Children should be taught about the concepts of responsibility and accountability from an early age. FILE PIC

RECENTLY, a Twitter user uploaded a photo of a banner hanging on the gates of a school in Subang Jaya, and it went viral for all the right reasons.

The banner read, “If you are delivering your child’s forgotten lunch, books, homework, shoes, instruments, etc., please TURN AROUND AND LEAVE. Your child will learn to solve problems and take responsibility for the consequences in your absence. Thank you.”

When I saw it, I couldn’t agree more.

Clearly, the school was prepared to face potential backlash or, at the very least, harsh criticism from parents, otherwise the banner wouldn’t have been hung on the school gates in the first place.

When I was growing up, my parents did a good job in teaching me the concepts of responsibility and accountability. I would be given reminders in matters pertaining to school, house chores and everything else in between. However, if I forgot to do something important, I had to accept the responsibility and impending punishment.

I remember once when I had forgotten to bring my homework to class. The teacher had reminded me countless times to bring it on that day, but it slipped my mind.

As much as I knew that I could try my luck by calling my mother, who was at home, to ask if she could bring it over to school and pass it to me, I knew that it would be a futile attempt.

I knew that I would probably get a lecture instead and nowhere closer to my homework, so I braced myself for the worst.

Needless to say, I was made to stand the entire period in class as a punishment for not doing what I was told to do.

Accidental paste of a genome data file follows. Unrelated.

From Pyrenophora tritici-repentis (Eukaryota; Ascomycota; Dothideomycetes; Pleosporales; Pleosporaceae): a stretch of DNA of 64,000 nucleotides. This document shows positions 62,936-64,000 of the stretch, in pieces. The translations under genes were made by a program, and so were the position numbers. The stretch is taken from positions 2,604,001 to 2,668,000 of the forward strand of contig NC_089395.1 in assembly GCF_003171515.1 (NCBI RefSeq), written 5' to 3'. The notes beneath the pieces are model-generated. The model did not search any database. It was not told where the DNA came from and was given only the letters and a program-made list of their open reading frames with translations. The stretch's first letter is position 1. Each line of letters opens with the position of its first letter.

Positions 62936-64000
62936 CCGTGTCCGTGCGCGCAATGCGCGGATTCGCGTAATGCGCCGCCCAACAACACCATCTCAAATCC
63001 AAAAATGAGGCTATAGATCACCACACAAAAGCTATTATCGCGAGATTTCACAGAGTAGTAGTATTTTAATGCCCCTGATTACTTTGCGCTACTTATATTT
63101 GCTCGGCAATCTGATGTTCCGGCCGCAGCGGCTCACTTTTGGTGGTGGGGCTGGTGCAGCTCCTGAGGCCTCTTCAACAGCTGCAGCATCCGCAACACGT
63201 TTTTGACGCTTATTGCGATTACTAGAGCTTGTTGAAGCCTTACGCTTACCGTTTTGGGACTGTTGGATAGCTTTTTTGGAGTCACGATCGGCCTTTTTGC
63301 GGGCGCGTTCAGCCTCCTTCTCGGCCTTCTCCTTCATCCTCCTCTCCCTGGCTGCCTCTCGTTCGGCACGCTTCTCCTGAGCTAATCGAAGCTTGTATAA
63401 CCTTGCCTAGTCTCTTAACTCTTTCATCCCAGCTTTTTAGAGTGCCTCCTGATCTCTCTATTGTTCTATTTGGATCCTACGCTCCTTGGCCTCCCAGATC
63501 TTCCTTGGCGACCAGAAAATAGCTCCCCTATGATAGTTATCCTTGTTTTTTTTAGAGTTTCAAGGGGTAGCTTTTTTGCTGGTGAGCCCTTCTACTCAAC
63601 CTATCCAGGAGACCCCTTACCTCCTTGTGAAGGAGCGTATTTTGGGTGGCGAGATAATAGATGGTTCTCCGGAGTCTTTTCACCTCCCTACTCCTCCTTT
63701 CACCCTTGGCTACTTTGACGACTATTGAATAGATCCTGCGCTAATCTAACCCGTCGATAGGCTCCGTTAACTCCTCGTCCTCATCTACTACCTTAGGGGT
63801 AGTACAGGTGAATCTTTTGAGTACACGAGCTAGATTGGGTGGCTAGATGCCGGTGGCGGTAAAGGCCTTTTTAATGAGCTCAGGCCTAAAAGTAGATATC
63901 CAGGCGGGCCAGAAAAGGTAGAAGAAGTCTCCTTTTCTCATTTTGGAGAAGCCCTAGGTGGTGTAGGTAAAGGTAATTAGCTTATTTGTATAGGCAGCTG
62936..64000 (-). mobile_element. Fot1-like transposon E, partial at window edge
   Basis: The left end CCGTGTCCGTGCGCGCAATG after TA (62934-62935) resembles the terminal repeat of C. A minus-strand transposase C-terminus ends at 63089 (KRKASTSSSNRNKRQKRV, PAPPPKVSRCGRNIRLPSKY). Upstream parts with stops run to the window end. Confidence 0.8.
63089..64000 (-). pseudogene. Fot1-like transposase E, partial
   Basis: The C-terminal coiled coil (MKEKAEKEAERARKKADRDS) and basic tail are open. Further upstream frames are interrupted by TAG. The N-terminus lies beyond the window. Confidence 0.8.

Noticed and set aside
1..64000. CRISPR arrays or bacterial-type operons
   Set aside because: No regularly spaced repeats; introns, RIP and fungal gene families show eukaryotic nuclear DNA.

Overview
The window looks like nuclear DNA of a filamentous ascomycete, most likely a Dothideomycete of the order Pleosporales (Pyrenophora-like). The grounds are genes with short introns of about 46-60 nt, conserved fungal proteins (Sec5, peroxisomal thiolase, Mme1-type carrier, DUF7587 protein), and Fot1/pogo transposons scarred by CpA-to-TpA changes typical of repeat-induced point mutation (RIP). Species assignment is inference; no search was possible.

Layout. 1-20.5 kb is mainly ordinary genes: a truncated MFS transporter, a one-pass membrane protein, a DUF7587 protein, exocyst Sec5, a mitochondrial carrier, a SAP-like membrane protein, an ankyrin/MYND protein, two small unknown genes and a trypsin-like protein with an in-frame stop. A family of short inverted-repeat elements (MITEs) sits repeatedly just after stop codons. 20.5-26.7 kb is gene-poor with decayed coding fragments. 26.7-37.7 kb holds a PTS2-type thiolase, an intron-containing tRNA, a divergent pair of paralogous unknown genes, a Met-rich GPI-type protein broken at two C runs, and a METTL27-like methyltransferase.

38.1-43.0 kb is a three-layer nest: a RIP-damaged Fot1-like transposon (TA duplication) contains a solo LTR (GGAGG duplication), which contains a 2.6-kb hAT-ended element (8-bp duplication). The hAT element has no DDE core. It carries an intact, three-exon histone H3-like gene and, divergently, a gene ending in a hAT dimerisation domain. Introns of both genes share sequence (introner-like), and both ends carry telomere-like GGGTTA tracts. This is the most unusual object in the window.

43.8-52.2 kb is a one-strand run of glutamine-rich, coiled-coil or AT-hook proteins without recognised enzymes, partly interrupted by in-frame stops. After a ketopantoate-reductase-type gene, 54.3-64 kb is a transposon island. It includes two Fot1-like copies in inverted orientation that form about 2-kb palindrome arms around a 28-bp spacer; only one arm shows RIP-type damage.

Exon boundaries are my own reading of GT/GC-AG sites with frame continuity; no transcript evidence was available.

I was the only one who had forgotten and the embarrassment hurt me more than anything else. That being said, I learnt my lesson. I told myself that I would never be careless again.

When I got home, I told my mother about the incident. To my astonishment, she admitted knowing I had forgotten something important because I had left it on my bed that morning. Feeling upset, I asked her why she had not just taken a drive to school to pass it to me.

She smiled and said that I wouldn’t have learnt my lesson if she had done that. I had no choice but to agree with her.

Her method could sometimes be misinterpreted as uncaring, but I knew that it was the right way to teach someone an important life lesson.

That was almost two decades ago.

So, when I saw the viral tweet, I appreciated the effort that the school has taken to instil good values and educate children to be accountable for their actions.

If there is one thing that I have noticed about the current generation of students, it is that many of them are sheltered and most times end up becoming rather spoilt.

They don’t bother to understand the concept of responsibility because they almost never need to bear the consequences of their actions, or lack thereof.

It is high time parents went back to how things were. Don’t spoil your child by being there a lot more than necessary. Your children will still be able to do fine in school if they forget to bring their pocket money or text- books. If anything, it would teach them to be more responsible in future.

I understand that parents do not want their children to endure pain and suffering, but, sometimes, it’s a necessary evil to educate them.

Instead of spoiling them, let them learn.

Instead of providing too much, let them seek.

Instead of over-protecting, let them hurt.

At the end of the day, it will not be for naught. They will grow up to be dependable, sensible adults.

Give them the chance to be that person by giving them the space they need to learn.

Have some faith.

The writer, a lecturer at Sunway College, is a Malaysian-born Eurasian with Scottish/Japanese/
Indian lineage. She believes in a
tomorrow where there is no
existence of racism and hatred.